As a consequence Larkin suggested the idea of a Top 1000 albums book to his publisher. Unlike the Gambaccini list, Larkin wanted to compile a list from votes cast by "broader opinion", in keeping with the genres used in the Encyclopedia of Popular Music. Larkin set about polling several thousand people via a printed voting form, left in record shops and sent to schools and Universities; the result was the first edition of the All Time Top 1000 Albums, published in 1994. In 1998 the second edition was published by Virgin Books using the continuing votes received over the previous four years; as a result of the publicity garnered by the encyclopedia and the first edition, Larkin was able to ask for votes during his numerous radio broadcasts for BBC GLR, now BBC London 94.9. He collected the 2nd edition sold 38,000 copies. In 1999 Virgin published a smaller pocket edition, followed by a 3rd edition published in 2000, by which time the ongoing poll had reached over 200,000 votes cast. In September 2000, BBC News reported the'head to head' battle between the Beatles and Radiohead, the two bands who took the top four positions on the list.

All Time Top 1000 Albums, Guinness Publishing, 1994, Colin Larkin All Time Top 1000 Albums, 2nd Edition, Virgin Books, 1998, Colin Larkin All Time Top 1000 Albums, Pocket Edition, Virgin Books, 1999, Colin Larkin All Time Top 1000 Albums, 3rd Edition, Virgin Books, 2000, Colin Larkin

Gallegly amendment

The Gallegly amendment was introduced by Representative Elton Gallegly to the Illegal Immigration Reform and Immigrant Responsibility Act in 1996. Its purpose was to allow states to deny public education or charge tuition to aliens not lawfully present in the United States, despite the Supreme Court decision Plyler v. Doe barring these actions, it passed the US House of Representatives by a margin of 257-163 but was removed from the final bill after prolonged opposition from President Clinton and several Republican senators. It was described as the single most contentious issue of the bill and Clinton threatened a veto if it was present in the final version. While the amendment was not passed, it succeeded in dominating the agenda for several months in the summer of 1996 and may have diverted Congressional Democrats from opposing other provisions; the amendment was the last serious attempt at the federal level to deny free public education to aliens not lawfully present in the United States.

Gallegly argued. "Come to America for opportunity. Do not come to America to live off the law-abiding American taxpayer," he said. Emotions ran high during early House debate: Representative Gary Ackerman commented, "After I got over my initial reaction, I decided not to go out and commit any crimes of violence," with other Democrats describing the amendment as "hideous." The amendment was supported by Speaker Newt Gingrich, who stated, "There is no question that offering free taxpayer goods to illegals attracts more illegals... It is wrong for us to be the welfare capital of the world." In comparison, Gingrich had not favored a full federal version of Proposition 187 during its passage, a complete ban and contained no option of charging tuition. The amendment was supported by Senate Majority Leader Bob Dole, who welcomed the prospect of a veto by President Clinton that would demonstrate that Clinton was not serious about immigration reform and aid Dole's run for president. Dole stated the amendment would free up $1.8 billion and allow either the hiring of 51,000 new teachers or the purchase of 3.6 million new school computers.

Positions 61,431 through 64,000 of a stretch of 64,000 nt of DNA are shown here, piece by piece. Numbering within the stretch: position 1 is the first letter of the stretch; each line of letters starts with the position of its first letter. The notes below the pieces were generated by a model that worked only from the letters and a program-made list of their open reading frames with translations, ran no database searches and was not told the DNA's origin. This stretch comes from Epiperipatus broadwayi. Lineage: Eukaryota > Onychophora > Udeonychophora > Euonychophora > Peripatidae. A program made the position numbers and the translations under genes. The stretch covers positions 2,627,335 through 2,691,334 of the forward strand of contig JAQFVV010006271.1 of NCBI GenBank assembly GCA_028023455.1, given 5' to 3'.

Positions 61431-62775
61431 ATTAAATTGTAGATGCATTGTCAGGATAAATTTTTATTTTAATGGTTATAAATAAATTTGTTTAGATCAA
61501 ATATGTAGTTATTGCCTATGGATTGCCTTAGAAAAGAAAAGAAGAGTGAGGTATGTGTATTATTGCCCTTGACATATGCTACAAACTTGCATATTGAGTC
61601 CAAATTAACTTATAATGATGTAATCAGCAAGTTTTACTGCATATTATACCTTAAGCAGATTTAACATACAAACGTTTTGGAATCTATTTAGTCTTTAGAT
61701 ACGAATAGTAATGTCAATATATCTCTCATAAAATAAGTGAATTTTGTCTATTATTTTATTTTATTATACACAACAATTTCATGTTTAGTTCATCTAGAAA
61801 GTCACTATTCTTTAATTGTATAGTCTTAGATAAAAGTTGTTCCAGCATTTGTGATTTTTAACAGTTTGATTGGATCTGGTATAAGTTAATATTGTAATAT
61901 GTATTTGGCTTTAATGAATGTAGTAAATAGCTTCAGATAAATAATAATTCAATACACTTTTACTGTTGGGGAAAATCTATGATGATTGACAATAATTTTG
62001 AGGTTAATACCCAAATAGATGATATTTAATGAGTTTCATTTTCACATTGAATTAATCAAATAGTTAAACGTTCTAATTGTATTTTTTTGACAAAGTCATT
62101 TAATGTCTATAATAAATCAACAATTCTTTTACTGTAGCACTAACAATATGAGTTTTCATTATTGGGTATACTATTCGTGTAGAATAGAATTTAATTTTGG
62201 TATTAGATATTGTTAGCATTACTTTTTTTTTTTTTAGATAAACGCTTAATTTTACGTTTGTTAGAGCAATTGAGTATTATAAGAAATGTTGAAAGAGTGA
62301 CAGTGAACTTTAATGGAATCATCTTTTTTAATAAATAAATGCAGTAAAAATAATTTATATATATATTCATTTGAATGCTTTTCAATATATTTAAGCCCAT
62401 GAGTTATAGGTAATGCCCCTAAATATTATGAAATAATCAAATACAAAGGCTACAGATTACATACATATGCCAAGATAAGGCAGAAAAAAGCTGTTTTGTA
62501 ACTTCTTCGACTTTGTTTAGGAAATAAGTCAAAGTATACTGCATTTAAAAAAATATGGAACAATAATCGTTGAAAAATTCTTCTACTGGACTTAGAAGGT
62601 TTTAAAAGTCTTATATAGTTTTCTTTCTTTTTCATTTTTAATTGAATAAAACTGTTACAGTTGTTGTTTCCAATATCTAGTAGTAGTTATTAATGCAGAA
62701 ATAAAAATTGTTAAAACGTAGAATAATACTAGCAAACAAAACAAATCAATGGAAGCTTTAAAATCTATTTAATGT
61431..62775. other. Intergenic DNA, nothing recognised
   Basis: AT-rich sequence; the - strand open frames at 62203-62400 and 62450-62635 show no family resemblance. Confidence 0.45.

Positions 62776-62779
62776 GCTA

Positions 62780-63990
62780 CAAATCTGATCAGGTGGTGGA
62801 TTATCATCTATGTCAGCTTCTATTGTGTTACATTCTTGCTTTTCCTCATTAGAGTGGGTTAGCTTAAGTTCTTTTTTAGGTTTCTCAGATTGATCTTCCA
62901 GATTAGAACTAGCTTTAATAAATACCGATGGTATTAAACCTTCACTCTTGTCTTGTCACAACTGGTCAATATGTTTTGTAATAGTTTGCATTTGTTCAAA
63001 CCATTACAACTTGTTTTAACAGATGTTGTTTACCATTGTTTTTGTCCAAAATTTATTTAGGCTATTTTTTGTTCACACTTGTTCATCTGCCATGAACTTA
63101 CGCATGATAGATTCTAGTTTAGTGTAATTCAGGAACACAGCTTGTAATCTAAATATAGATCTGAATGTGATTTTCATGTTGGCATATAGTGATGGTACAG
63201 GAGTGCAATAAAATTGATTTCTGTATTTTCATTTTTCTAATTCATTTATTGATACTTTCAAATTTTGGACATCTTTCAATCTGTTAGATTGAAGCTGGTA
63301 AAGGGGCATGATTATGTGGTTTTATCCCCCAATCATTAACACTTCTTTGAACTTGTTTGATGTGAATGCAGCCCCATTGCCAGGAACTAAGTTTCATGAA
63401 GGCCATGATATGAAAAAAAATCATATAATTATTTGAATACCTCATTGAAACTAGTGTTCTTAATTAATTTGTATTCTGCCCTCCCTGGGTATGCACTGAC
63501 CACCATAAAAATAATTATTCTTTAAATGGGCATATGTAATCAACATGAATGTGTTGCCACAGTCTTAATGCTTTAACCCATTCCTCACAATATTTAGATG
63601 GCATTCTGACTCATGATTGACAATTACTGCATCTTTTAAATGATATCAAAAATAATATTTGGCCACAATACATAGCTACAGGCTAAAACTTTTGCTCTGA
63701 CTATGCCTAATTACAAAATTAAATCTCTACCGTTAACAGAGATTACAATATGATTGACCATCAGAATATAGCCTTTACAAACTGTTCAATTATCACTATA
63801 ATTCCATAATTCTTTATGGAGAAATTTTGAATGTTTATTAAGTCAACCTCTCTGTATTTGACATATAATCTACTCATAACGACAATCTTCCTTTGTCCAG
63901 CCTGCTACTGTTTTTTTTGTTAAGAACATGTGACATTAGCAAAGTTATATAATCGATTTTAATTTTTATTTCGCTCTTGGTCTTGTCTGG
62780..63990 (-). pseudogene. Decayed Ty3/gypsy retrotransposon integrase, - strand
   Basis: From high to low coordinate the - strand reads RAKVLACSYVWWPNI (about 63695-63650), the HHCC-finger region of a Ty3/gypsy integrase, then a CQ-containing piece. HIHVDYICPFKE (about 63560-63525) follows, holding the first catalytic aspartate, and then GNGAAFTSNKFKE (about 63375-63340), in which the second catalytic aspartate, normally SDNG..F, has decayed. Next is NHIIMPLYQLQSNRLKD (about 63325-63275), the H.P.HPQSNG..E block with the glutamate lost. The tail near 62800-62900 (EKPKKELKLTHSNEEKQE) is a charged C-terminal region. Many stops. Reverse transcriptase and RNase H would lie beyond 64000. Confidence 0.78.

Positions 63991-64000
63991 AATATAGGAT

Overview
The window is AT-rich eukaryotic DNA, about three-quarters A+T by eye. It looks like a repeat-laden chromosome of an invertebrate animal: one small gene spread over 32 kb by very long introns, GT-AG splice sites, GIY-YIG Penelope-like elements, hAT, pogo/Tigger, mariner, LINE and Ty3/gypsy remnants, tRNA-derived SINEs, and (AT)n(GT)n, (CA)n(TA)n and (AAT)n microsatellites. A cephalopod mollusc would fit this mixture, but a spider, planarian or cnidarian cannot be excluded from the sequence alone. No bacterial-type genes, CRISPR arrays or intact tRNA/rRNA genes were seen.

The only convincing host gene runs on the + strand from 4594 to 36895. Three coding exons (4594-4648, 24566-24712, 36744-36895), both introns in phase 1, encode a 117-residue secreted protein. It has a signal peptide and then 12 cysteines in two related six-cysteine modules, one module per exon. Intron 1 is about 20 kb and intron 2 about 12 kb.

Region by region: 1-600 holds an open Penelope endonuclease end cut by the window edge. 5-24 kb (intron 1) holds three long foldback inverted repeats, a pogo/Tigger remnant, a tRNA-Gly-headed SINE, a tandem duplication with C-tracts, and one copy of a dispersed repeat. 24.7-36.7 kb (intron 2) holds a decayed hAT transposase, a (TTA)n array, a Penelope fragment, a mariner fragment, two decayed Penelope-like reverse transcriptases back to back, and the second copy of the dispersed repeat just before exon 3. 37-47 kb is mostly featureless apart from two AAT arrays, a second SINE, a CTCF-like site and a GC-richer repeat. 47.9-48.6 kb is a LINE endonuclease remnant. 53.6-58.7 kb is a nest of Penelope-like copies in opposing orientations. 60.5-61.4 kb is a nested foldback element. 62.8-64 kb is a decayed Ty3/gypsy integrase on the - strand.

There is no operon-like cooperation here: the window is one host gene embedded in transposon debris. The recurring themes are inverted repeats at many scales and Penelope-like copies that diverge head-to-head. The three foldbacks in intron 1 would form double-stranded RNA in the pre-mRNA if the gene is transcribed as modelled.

The Gallegly amendment was not well received by public school teachers and officials. This was the case in the Tyler, Texas school system, which had fought and lost the original Plyler case more than a decade before. A more recent poll from Arizona put support for Plyler at 76% among public school teachers.) Several teachers unions said. The International Union of Police Associations opposed it, saying it would increase crime and cause illegal alien children to become both "victims and criminals." At the legislative level, Texas Republican senators Phil Gramm and Kay Bailey Hutchison opposed the amendment. Five Republican senators publicly expressed disapproval by sending a letter to Presidential candidate Bob Dole calling the amendment "highly controversial and ill-advised." Up to a dozen Republican senators may have been opposed. The death of the amendment in conference was the result of Republican negotiations, the agreed-upon strategy being that Republicans would negotiate first among themselves and present a united front to the Democrats.

Orrin Hatch and Arlen Specter were on the conference committee to merge the House and Senate bills and had opposed the amendment. They agreed to a compromise that would apply only to children entering public schools after September 1996, but after California Senator Dianne Feinstein and some California congressional Republicans turned against the amendment, Proposition 187 architect Ron Prince made clear he was afraid it would kill the bill, conference negotiators Representative Lamar Smith and Senator Alan Simpson began to share Prince's fear. Lobbying against it, Simpson stated that the public did not support the amendment and that "If the national interest is subverted by Machiavellian mumbo jumbo, I'm not going to play that game." Threatened with enough Republican opposition to allow a filibuster in the Senate, the Republican leadership blocked both the original amendment and any compromise from making it into the final bill. Holding the Line: The Implementation of Plyler v. Doe at 25. Michael A. Olivas, University of Houston Law Center.

Understanding Plyler's Legacy: Voices from Border Schools. Nina Rabin, Mary Carol Combs, Norma Gonzàlez. Wroe, Andrew; the Republican party and immigration politics: from Proposition 187 to George W. Bush. Springer. ISBN 978-0-230-61108-5